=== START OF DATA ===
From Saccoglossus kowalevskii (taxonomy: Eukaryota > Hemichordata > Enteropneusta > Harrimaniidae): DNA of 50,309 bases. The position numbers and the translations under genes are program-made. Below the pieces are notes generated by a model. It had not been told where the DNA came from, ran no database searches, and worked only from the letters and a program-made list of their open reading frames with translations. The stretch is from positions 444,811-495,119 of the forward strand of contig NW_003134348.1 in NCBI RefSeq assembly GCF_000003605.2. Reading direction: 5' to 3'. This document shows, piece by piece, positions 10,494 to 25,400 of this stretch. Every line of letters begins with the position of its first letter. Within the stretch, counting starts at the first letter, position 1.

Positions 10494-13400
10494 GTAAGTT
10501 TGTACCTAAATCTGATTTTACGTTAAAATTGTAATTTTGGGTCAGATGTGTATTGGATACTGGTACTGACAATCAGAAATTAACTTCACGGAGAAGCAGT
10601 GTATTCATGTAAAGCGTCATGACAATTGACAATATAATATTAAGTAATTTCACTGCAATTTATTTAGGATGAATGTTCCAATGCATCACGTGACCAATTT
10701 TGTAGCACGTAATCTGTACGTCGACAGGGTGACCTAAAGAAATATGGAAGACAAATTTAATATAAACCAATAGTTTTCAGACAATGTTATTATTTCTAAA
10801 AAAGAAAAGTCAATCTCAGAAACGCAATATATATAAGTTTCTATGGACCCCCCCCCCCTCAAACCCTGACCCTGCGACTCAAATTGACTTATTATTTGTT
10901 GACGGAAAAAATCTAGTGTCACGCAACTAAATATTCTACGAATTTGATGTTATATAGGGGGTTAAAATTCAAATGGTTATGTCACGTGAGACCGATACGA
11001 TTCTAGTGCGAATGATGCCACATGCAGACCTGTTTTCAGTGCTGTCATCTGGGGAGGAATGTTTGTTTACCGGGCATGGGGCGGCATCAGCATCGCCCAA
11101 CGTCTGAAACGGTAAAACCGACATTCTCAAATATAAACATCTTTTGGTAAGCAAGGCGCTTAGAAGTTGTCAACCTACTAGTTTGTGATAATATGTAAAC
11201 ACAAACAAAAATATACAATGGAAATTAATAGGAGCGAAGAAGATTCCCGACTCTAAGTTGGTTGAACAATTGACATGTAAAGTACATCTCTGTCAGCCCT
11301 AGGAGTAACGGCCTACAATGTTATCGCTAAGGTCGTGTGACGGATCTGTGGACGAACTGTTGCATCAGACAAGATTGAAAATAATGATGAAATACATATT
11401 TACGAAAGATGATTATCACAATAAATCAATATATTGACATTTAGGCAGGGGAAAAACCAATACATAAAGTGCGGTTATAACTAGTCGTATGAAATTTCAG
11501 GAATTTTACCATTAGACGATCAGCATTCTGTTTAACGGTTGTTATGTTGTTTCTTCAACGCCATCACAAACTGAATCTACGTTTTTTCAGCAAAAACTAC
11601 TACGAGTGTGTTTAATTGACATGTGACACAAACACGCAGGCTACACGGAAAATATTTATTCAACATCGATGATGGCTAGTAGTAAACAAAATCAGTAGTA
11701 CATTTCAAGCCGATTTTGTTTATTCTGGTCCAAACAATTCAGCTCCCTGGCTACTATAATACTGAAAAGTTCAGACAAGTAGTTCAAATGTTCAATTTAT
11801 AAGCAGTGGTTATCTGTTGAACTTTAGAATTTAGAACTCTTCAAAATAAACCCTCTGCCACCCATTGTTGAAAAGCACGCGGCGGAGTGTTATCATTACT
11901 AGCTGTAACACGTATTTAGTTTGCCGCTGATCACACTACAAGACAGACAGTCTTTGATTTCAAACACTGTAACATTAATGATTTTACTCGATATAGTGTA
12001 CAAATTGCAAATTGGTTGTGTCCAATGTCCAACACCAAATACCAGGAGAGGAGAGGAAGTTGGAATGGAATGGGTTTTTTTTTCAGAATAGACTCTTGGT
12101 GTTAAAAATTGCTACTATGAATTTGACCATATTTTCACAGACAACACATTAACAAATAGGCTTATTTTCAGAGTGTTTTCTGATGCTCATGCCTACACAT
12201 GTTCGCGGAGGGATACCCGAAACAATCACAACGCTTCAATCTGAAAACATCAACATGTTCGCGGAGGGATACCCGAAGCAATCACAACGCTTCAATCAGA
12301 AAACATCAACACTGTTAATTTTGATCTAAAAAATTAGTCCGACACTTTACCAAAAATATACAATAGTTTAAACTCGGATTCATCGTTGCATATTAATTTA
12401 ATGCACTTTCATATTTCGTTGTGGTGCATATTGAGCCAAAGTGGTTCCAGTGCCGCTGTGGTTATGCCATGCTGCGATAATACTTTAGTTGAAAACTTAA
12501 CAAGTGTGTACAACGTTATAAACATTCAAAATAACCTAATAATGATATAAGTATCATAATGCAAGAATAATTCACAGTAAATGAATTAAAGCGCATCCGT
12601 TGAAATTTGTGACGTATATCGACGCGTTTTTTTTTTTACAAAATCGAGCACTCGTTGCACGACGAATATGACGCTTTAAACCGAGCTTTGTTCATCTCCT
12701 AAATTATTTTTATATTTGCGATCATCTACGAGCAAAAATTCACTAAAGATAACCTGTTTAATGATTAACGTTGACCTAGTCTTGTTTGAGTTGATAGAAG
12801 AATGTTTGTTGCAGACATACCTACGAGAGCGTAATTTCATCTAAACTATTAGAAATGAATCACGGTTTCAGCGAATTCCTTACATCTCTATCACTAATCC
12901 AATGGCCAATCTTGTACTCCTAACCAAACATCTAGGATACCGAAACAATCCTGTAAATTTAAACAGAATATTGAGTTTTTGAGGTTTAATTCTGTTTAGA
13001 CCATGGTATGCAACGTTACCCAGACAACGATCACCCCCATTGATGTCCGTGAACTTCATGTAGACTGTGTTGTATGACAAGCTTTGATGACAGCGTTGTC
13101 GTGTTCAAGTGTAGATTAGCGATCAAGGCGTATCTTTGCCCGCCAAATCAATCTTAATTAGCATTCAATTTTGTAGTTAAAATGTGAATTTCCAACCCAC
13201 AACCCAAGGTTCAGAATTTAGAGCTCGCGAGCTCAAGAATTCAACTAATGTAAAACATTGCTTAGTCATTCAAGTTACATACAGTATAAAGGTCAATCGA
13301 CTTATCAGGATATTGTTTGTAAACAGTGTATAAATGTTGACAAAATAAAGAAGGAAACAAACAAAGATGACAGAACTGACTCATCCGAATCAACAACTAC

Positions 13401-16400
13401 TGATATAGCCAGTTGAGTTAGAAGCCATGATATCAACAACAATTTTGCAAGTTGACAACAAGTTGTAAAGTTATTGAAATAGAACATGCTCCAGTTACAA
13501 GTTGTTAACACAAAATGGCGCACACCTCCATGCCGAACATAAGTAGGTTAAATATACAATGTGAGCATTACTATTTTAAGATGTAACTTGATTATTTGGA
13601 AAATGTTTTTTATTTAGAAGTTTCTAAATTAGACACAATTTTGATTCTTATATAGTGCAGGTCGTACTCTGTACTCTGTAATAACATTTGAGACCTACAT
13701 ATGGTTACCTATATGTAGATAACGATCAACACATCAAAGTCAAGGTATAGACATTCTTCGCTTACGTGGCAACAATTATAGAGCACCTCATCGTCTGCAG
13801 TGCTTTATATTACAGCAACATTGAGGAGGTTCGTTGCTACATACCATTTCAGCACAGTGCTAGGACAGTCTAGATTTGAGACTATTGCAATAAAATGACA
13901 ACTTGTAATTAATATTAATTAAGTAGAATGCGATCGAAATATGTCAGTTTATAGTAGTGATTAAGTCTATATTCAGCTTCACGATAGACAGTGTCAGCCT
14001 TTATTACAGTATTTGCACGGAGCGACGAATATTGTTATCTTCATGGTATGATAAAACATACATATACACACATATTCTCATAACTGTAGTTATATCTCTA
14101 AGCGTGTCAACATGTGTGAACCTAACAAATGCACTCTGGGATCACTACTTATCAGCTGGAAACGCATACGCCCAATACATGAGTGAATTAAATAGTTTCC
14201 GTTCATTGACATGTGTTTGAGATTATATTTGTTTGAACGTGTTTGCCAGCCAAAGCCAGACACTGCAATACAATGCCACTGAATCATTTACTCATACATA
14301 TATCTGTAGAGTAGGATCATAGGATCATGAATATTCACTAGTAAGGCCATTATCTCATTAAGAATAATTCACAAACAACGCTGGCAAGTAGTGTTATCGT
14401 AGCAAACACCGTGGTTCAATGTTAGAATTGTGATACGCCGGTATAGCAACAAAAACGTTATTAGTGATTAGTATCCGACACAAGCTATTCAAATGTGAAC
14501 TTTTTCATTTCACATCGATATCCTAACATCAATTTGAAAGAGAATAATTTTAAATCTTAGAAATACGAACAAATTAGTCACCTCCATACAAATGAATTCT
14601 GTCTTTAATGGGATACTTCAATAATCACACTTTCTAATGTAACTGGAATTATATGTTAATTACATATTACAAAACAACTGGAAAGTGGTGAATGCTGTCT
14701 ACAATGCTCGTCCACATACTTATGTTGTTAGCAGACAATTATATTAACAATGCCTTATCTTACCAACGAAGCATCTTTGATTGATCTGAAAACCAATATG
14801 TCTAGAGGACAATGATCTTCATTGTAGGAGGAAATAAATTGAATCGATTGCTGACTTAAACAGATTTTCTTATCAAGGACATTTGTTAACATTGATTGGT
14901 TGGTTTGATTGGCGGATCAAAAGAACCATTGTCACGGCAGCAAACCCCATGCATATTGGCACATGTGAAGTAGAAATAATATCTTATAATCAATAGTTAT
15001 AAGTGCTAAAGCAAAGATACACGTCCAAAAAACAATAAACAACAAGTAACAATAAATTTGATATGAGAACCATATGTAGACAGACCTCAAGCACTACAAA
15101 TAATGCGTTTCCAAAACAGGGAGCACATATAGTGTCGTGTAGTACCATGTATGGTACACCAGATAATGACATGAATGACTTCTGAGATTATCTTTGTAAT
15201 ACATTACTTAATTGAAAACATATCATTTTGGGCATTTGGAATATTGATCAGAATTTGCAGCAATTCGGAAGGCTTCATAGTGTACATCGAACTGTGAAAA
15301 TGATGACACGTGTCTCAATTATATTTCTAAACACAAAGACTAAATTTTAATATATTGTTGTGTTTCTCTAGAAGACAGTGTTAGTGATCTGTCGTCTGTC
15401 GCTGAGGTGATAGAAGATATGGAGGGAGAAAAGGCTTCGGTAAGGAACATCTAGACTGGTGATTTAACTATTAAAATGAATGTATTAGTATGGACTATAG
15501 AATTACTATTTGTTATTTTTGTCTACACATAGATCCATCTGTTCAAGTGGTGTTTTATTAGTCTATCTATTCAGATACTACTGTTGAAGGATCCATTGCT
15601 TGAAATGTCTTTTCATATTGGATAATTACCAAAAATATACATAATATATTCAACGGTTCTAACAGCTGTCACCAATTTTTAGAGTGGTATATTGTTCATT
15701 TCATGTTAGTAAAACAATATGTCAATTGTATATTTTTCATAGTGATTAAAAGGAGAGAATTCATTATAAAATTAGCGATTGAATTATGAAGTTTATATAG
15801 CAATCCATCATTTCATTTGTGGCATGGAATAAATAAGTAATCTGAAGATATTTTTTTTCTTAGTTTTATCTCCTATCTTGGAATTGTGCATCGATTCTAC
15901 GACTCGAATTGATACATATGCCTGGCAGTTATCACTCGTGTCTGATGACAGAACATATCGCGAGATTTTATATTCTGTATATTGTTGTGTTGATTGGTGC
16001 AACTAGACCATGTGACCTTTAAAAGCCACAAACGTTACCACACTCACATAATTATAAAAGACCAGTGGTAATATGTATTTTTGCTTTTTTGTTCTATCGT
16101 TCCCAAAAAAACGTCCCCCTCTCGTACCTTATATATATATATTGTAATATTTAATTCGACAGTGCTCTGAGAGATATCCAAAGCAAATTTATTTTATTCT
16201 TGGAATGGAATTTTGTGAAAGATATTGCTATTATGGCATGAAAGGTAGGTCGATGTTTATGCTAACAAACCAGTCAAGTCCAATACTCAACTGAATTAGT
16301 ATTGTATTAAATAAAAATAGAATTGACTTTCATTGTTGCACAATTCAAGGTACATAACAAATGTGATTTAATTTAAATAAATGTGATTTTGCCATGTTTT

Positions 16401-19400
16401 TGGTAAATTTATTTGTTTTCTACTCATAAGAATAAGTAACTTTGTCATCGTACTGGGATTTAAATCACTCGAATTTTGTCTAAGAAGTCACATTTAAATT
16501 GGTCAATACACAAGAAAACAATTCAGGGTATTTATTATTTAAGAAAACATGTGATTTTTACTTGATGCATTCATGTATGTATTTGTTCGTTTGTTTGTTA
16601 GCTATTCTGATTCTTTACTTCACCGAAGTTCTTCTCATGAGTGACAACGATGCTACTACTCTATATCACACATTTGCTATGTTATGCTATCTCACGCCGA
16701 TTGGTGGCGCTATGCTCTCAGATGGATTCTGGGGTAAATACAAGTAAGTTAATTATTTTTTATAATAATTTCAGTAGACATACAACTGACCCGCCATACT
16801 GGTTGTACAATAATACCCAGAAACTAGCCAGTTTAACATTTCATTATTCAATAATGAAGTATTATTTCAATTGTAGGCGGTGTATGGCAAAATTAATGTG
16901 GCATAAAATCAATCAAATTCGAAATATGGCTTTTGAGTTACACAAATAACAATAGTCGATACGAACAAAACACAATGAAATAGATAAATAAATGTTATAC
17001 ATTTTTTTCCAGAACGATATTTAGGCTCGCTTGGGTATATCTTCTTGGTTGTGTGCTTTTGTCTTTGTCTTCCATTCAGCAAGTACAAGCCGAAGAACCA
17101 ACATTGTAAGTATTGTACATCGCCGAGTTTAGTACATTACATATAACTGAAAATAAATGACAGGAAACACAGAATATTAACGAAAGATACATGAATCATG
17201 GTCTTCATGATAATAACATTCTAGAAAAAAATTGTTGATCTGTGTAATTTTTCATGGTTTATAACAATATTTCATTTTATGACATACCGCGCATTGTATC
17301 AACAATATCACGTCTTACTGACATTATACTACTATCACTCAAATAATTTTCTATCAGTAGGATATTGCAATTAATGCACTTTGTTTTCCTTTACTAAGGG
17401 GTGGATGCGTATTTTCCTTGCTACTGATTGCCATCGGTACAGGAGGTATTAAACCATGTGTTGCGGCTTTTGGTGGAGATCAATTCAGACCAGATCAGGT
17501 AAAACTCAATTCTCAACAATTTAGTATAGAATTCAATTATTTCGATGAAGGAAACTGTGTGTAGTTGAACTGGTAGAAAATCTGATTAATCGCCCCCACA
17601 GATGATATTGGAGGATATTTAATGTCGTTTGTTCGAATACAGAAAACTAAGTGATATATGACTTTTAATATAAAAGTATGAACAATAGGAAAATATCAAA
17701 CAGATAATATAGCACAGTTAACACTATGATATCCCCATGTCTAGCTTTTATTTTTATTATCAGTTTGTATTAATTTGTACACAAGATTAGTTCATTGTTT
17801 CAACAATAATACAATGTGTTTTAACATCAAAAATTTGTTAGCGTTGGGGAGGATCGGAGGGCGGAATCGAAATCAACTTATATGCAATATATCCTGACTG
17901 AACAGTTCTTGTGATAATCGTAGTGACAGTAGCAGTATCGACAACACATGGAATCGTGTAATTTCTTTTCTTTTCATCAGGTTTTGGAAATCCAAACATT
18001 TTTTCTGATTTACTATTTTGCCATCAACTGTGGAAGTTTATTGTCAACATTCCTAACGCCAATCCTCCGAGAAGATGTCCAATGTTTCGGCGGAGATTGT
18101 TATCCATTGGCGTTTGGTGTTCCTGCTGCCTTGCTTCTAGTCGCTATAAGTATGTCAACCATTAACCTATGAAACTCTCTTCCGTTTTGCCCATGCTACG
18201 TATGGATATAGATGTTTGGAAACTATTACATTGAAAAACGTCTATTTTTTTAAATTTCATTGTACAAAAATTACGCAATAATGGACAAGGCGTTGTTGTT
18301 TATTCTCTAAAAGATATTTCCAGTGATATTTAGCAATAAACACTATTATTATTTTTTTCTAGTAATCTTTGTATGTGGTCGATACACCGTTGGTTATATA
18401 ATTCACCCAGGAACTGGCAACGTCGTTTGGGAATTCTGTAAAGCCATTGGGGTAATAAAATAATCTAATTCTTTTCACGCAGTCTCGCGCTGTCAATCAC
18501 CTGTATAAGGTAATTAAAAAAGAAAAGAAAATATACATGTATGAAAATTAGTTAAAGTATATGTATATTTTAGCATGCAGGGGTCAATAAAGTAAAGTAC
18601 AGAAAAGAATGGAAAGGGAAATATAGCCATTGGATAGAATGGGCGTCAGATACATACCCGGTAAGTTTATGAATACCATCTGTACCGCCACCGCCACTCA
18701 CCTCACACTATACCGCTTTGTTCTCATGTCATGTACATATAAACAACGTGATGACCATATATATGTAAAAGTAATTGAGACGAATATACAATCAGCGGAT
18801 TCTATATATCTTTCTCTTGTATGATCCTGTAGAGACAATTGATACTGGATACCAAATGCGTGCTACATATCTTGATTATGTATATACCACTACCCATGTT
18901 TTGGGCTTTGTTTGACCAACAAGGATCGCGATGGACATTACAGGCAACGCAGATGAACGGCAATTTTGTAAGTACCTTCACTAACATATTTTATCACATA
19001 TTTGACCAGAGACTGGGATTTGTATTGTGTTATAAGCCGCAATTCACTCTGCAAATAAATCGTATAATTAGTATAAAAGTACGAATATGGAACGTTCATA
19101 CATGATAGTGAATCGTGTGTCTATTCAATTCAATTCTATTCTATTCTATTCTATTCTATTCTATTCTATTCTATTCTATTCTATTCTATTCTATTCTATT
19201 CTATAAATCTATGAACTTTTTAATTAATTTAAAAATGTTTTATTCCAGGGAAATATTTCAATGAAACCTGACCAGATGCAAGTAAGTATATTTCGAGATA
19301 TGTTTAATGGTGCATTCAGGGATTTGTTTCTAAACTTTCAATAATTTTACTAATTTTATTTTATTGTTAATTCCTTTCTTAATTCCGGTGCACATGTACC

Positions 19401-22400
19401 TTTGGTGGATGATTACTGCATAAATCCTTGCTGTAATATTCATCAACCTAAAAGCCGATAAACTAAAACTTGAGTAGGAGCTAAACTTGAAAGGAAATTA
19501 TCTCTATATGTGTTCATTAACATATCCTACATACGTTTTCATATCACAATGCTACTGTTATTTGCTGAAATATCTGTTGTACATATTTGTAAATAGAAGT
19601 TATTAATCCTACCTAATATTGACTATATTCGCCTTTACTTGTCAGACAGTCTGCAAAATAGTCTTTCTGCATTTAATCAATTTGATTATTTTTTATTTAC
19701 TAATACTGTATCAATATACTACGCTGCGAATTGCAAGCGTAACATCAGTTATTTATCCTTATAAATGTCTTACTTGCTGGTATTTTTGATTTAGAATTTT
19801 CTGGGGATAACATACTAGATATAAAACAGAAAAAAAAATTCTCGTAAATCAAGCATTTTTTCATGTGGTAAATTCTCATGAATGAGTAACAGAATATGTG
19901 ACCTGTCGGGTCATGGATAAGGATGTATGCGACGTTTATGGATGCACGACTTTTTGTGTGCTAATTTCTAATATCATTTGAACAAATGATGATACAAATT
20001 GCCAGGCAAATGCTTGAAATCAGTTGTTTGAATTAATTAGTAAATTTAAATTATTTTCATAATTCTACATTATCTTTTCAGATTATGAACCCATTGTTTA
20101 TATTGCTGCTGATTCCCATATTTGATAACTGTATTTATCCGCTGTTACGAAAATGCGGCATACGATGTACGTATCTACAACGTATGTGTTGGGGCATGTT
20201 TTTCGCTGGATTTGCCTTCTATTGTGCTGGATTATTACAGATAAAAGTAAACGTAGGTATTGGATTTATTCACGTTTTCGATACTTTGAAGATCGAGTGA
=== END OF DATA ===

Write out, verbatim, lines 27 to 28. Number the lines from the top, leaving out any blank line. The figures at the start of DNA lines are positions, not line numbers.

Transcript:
12801 AATGTTTGTTGCAGACATACCTACGAGAGCGTAATTTCATCTAAACTATTAGAAATGAATCACGGTTTCAGCGAATTCCTTACATCTCTATCACTAATCC
12901 AATGGCCAATCTTGTACTCCTAACCAAACATCTAGGATACCGAAACAATCCTGTAAATTTAAACAGAATATTGAGTTTTTGAGGTTTAATTCTGTTTAGA